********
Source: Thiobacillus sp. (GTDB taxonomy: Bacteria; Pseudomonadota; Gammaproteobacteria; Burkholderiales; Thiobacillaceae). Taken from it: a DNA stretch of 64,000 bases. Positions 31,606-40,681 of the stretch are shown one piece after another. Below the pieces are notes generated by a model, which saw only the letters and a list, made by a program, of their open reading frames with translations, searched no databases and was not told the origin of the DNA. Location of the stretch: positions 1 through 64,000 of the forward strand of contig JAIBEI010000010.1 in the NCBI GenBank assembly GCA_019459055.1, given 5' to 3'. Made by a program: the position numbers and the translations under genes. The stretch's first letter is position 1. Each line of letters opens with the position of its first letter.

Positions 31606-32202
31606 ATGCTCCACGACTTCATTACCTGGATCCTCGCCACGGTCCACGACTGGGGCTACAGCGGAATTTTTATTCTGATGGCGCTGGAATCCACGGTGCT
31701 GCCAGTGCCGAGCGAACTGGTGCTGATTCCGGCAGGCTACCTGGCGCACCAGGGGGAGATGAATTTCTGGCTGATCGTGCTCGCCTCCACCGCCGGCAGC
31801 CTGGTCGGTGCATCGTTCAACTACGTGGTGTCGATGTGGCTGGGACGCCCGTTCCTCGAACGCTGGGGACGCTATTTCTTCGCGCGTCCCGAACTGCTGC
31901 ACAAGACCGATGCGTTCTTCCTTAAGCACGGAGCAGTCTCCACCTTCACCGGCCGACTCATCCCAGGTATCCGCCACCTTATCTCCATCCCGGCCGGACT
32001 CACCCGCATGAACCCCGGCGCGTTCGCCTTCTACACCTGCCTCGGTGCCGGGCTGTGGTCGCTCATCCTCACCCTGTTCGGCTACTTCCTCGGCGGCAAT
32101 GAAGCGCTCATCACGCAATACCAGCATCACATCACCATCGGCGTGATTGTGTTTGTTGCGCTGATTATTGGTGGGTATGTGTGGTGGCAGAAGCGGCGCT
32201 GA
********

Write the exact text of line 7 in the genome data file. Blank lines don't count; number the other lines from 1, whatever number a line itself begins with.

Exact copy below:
32001 CACCCGCATGAACCCCGGCGCGTTCGCCTTCTACACCTGCCTCGGTGCCGGGCTGTGGTCGCTCATCCTCACCCTGTTCGGCTACTTCCTCGGCGGCAAT